In one preferred embodiment, the entire rotor blade is designed in the normal manner as a hollow body with an upper shell and lower shell, in particular and preferably with a cohesive cavity being formed which is bounded on the outside by the upper shell and lower shell. The walls of the cavity can accordingly be formed directly by the upper shell and lower shell, and lateral webs can be provided within this cavity, connecting the lower shell and the upper shell to one another. As those skilled in the art in this field are aware, a large number of other embodiments are feasible in which one or more gas-tight and gas-filled cavities according to the invention are formed.

If the air pressure to be expected at the point of use of the rotor blade varies greatly depending on the weather situation, then the level of the pressure of the gas which is located in the cavity is preferably chosen such that it is at least outside the level interval which is predetermined by the lowest air pressure level to be expected and the highest air pressure level to be expected. The important factor is to ensure that, at the point of use, the rotor blade is prestressed either by increased pressure or vacuum pressure within the cavity.

The cavity in the rotor blade can have an appropriate gas, which is at an increased pressure or at a vacuum pressure, applied to it even during its production by means of a pressure source, in particular a compressor, or a vacuum-pressure source, in particular a pump. Air is expediently considered for this purpose. However, it is also possible to provide for inert gases to be used, for example as an additional precaution against internal corrosion processes on the rotor blade.

In one preferred embodiment of the present invention, one or more inlet and/or outlet openings is or are arranged in one or more walls which bound the cavity, via which the gas can be introduced from the outside into the cavity, and/or via which the gas can be passed to the outside from the cavity. In one simple embodiment, only one opening is provided, and can be used both as an inlet and as an outlet. However, it is expedient to provide at least two openings, specifically respectively separate inlet and outlet openings.

Inlet and/or outlet openings such as these allow the cavity in the rotor blade to be filled with—in particular additional—gas, or gas to be allowed out in order to increase or to reduce the pressure in the cavity in the rotor blade during operation, that is to say when the rotor blade is arranged on a rotor of a wind energy installation. For this purpose, the rotor blade expediently has valves via which the gas inlet and/or outlet into or from the cavity can be controlled. In principle, the valves can also be arranged outside the rotor blade, for example within the pod and/or at the pressure source or the vacuum-pressure source. Corresponding inlet and/or outlet lines can lead to the inlet and/or outlet openings on the rotor blade.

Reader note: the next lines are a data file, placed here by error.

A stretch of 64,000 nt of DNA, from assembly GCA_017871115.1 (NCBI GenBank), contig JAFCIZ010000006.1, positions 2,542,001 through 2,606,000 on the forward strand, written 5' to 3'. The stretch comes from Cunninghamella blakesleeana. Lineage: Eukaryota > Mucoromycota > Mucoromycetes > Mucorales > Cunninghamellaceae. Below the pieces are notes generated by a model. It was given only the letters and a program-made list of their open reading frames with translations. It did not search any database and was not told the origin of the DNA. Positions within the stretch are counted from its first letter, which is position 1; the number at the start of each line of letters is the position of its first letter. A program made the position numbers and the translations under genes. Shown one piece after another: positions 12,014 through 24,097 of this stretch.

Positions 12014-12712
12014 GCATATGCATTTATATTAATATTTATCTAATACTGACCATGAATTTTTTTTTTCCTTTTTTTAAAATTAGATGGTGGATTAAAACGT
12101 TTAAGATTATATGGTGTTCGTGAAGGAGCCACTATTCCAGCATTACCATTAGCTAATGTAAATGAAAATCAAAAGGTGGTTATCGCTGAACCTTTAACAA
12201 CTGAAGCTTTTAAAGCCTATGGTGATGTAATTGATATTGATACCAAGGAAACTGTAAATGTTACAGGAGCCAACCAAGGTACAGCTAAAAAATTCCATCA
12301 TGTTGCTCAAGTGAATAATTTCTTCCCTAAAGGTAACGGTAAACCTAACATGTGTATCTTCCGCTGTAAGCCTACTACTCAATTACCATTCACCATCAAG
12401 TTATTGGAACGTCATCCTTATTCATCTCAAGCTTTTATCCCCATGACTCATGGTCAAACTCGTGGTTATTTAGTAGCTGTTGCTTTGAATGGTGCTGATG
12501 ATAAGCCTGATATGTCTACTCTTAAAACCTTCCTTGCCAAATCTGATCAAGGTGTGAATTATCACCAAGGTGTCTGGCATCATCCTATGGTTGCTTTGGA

According to one autonomous aspect of the present invention is a method for operation of a wind energy installation having a rotor which can be driven by wind and has at least one rotor blade having a generator for conversion of the mechanical energy of the rotor to electrical energy, and having a tower on which the rotor is arranged, characterized in that the actual pressure and/or actual humidity and/or the actual temperature of the gas which is located in the cavity are/is measured, with the pressure within the cavity being increased or decreased, and/or the gas within the cavity being at least partially, but preferably completely, replaced as a function of the actual pressure and/or the actual humidity and/or the actual temperature.

This embodiment of the invention is a method is specified for operation of a wind energy installation having a rotor blade of the type described above, in which the actual pressure and/or actual humidity and/or the actual temperature of the gas which is located in the cavity of the rotor blade are/is measured, with the pressure within the cavity being increased or decreased, and/or the gas within the cavity being at least partially, but preferably completely, replaced as a function of the actual pressure and/or the actual humidity and/or the actual temperature. This ensures that external temperature fluctuations in the vicinity of the wind energy installation, which lead to pressure fluctuations within the rotor blade cavity, can be compensated for. In addition, if required, humidity that occurs within the cavity can be transported to the outside by replacing the gas by new gas with less humidity if the humidity exceeds a specific value.

A wind energy installation which operates according to this method has a control device which controls the pressure source and/or the vacuum-pressure source as a function of the corresponding actual values of the gas within the cavity. The pressure source and/or the vacuum-pressure source are/is in this case arranged, in one preferred embodiment, outside the rotor blade, for example within the tower of the wind energy installation or within the pod.